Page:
Star Wars #10
By Jason Aaron, Stuart Immonen, & Wade Von Grawbadger
The tenth issue in Marvel’s flagship Star Wars series follows the Showdown on The Smuggler’s Moon story, the third part of the second arc that we’ve had so far. Writer Jason Aaron is focusing on Luke Skywalker’s quest to learn the ways of the Jedi, and this has taken him to Nar Shaddaa, notorious home to Smugglers who have a strong eye on the lightsaber in his pocket. Being Luke of course, it doesn’t take him long to find himself in trouble and be at the mercy of a Jedi artefact collector named Grakkus the Hutt. Meanwhile, Princess Leia and Han Solo are having their own problems. Han’s so-called wife, Sana Solo, has just made the call to turn Leia over to the Imperials. It’s a pretty exciting start to the chapter and Aaron throws us straight into the thick of things, combining a dual narrative between both Luke and Leia and Han’s stories very well, opening with a fantastic space battle that’s brought to life in a true Star Wars fashion by artist Stuart Immonen and colourist Wade Von Grawbadger.
The issue itself is paced well despite being slower than what we’ve come to expect, but still remainss a pretty quick read. With ten issues under his belt, Aaron now has plenty of experience writing these characters and it shows. Whilst not much ground in terms of story development is covered in this issue it still remains a fairly good chapter with plenty of action. Of course Aaron can’t do anything drastic like kill off a major character because they have to be around for Episode V (in case you forgot, this series takes place after Episode IV, but before The Empire Strikes Back), but he does his best to come up with inventive ways to put the characters in tense situations. For example, Luke finds himself thrust into a conflict in a gladiatorial combat arena, which should be interesting to see how this is resolved when Aaron teases a potential conflict with an alien that will be “something special,” according to Grakkus.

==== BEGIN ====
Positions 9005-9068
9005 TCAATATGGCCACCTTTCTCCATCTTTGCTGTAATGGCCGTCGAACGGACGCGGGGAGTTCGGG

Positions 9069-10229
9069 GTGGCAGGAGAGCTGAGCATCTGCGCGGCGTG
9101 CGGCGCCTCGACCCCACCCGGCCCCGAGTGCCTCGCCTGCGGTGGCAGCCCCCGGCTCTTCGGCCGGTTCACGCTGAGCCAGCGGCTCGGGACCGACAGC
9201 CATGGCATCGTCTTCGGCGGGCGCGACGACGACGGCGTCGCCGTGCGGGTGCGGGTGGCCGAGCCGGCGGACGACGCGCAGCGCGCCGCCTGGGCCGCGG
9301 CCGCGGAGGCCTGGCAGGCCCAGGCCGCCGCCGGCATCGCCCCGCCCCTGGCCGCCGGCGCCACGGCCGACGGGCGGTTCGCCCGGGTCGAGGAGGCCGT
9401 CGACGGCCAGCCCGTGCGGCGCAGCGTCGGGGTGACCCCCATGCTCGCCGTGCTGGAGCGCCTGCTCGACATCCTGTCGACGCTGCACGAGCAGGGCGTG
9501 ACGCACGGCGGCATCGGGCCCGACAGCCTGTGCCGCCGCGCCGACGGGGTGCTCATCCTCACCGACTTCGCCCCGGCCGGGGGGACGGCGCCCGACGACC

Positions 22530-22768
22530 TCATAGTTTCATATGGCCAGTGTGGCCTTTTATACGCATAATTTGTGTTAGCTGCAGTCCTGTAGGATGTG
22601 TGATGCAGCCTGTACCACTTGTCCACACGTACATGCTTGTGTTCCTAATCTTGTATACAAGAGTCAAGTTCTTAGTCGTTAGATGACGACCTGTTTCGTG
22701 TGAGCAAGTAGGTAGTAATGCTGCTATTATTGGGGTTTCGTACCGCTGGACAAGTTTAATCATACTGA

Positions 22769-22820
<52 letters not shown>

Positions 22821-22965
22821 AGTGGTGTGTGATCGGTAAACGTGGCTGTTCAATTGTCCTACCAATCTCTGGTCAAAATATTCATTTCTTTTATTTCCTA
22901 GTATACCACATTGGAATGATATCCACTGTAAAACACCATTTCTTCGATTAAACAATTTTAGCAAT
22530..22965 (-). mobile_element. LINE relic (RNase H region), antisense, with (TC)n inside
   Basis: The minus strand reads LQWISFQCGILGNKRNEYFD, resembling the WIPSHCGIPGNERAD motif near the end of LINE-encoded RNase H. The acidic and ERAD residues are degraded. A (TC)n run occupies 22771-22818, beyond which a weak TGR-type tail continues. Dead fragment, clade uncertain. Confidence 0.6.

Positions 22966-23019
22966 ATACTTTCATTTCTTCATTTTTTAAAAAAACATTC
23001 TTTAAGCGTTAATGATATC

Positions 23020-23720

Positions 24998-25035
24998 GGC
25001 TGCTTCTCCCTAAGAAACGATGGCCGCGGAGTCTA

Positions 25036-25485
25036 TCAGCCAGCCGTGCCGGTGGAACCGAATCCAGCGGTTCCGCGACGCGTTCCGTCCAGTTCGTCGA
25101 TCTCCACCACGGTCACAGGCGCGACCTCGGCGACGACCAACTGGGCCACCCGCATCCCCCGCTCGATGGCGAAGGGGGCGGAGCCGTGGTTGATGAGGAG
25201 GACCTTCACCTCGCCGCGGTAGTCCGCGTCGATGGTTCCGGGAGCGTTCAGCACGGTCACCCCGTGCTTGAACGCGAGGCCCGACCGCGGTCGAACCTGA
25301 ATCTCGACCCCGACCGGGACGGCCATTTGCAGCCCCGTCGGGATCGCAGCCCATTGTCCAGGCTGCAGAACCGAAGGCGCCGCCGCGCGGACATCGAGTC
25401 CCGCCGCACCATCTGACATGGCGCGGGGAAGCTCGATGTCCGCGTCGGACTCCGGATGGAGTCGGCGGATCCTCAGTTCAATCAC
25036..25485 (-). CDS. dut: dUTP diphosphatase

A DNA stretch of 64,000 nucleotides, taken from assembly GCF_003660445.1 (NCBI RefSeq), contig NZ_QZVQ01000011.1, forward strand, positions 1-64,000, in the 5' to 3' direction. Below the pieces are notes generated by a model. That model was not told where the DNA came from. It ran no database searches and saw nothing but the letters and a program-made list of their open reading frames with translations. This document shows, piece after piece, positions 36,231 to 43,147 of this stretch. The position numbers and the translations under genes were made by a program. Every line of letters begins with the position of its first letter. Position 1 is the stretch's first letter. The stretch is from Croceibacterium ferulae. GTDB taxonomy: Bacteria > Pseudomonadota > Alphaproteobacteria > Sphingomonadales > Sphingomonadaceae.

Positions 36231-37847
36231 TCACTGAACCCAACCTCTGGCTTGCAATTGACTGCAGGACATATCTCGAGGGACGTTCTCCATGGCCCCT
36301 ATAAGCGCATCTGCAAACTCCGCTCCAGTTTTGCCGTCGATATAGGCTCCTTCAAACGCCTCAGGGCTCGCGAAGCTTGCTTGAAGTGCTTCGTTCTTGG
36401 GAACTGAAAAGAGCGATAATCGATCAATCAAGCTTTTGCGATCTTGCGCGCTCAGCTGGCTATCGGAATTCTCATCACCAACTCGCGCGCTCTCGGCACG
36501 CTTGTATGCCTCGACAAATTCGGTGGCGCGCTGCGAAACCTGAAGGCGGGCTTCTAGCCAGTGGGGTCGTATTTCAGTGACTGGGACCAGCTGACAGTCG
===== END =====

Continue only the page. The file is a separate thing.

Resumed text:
The artwork by Stuart Immonen is on top form. It feels very cinematic and very Star Wars-y, which is a great thing. If you loved his and Wade Von Grawbadger’s work on Brian Michael Bendis’ All New X-Men then you’ll love it here, with Grawbadger’s colours helping to create the atmospheric feel of the issue very well indeed. Several striking panels like the opening space conflict and when Luke is fighting in the arena stand out, helping to make the book an engaging, well-rounded read.
Star Wars, under the helm of Aaron, Immonen and Von Grawbadger continues to be an excellent read, capturing the feel of the movies with some fantastic stories that will keep fans engaged until and after The Force Awakens hits before the end of the year. It’ll be very interesting to see what the creative team has in store for us next month.